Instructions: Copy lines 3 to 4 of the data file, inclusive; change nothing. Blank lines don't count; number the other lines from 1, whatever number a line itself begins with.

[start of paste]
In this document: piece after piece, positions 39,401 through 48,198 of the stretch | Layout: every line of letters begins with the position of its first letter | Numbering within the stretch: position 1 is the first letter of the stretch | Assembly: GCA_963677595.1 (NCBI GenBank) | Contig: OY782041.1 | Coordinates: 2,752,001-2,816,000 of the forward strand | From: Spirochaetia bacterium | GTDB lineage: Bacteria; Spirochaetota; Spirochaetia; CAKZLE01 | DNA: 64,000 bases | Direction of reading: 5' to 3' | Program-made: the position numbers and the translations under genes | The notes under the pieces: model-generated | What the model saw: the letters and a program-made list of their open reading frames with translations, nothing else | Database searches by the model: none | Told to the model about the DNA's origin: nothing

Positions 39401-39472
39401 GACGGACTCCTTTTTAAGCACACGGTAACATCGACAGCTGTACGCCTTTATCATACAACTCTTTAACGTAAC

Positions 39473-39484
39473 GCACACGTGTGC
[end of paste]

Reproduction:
39401 GACGGACTCCTTTTTAAGCACACGGTAACATCGACAGCTGTACGCCTTTATCATACAACTCTTTAACGTAAC

Positions 39473-39484